I’ve just wrapped up my presentations for this year’s DevNexus event in Atlanta – it has been a great event, filled with tons of information on web, mobile, and back-end development. I had 3 sessions on PhoneGap – One intro, one advanced, and one a mobile frameworks panel.
Below are my presentations. I didn’t record them this time, since they were being recorded by the conference organizers, so expect to see a video once they’re released.
Just press the space bar, or use the arrow keys to view the presentation in your browser.
Getting Started with PhoneGap and Cross Platform Mobile Development
What makes a great composition in Photoshop? Well, that all depends on what you’re trying to achieve and personal taste – I won’t even attempt to answer that.
What makes a composition believable? That one is a little bit easier… We’ve all seen bad Photoshop jobs – you know, those where colors are way off, lighting is terrible, or edges are left jagged and pixellated. For the most part, I’d attribute a believable Photoshop composition to having qualities that mimic realism. Consistent use of colors, none of those jagged edges, appropriate use of shadows and lighting, proper perspectives, and most importantly, attention to detail.
Not quite sure what I mean? Check out these examples of some inspiring and impressive Photoshop compositions…
The latest release of Photoshop has some amazing new features, one of which is 3D printer support. The new 3D printer support makes printing your 3D models easier, regardless of whether you modeled it within Photoshop or some other 3D modeling tool. Photoshop will even inspect your 3D models for water tightness and generate support scaffolding to ensure a high quality 3D print.
Photoshop now supports local 3D printers from Makerbot and 3D Systems, but if you don’t have a 3D printer, don’t worry, you can still print 3D objects! Through a partnership between Adobe and Shapeways, you can now package 3D prints and send them to Shapeways’ 3D printing service directly from Photoshop.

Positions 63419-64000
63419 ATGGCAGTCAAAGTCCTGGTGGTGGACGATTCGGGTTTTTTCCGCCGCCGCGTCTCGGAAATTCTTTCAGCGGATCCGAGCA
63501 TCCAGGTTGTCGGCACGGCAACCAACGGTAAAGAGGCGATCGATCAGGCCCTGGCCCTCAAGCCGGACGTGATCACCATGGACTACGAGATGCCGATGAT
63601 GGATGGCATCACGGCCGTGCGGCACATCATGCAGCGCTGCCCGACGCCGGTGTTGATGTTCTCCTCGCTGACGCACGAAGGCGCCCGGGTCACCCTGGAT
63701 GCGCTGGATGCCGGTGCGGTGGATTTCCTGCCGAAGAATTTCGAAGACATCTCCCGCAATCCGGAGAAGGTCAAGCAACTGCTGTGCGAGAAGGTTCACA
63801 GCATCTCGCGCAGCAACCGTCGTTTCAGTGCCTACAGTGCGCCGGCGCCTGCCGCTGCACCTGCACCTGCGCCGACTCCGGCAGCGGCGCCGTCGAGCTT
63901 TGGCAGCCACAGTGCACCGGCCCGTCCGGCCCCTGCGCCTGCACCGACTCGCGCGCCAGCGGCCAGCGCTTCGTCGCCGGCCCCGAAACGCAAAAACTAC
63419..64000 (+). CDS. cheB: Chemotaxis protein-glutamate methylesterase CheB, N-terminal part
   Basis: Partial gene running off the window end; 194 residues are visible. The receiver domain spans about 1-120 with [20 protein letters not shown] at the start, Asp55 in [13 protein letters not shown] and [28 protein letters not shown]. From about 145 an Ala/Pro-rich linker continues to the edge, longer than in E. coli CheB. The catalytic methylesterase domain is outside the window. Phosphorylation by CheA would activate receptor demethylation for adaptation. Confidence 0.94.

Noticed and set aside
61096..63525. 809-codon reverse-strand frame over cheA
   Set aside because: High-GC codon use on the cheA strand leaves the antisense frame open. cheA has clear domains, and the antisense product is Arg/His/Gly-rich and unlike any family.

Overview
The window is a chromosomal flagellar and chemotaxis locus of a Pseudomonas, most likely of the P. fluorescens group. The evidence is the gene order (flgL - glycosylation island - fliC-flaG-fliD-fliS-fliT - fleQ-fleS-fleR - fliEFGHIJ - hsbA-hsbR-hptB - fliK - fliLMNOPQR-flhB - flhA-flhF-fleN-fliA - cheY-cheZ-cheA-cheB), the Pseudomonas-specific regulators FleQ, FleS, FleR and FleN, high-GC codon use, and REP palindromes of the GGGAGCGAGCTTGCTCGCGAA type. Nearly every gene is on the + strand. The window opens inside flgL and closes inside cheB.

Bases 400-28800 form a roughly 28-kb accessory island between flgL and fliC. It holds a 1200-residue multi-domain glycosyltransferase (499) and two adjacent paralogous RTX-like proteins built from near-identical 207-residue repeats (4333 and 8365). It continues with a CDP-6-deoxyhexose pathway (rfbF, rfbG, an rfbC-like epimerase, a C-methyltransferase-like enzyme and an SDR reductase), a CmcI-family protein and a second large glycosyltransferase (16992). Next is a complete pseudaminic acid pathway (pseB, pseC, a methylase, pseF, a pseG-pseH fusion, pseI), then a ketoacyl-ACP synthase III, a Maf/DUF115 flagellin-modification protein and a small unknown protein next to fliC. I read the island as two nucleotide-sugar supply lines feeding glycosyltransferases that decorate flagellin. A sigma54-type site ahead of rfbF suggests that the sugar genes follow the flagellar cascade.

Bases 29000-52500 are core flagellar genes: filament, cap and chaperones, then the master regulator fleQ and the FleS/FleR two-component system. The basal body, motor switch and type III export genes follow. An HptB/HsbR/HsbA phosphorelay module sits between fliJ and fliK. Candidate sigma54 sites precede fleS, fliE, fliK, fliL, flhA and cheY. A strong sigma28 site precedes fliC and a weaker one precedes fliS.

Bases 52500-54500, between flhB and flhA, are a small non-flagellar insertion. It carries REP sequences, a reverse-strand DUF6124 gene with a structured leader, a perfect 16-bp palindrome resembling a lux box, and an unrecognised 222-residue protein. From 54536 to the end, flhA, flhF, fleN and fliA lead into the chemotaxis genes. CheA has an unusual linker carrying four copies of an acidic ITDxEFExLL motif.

I started out by creating a few simple models and downloading existing models from the web. Check out the video below to learn more and see 3D features within Photoshop in action.
All of my 3D printing so far has been through the Shapeways service. This service will automatically inspect your 3D models for thickness/printability, and gives you immediate feedback whether or not you need to make any changes. Be sure to pay attention to the details of Shapeways’ materials, since they have different characteristics, minimum thicknesses, and associated cost. Once your object is printed, it will be mailed right to your doorstep.
My first example is a 3D printed name plate, modeled entirely within Photoshop. I took a text layer, extruded it into a 3D object, then added a cube (stretched to the size of the text) as a base. Just request a 3D print, and out comes a nice 3D model. This one is the “Coral Red Strong & Flexible Polished” material from Shapeways. Check out the video above for details on how I created this.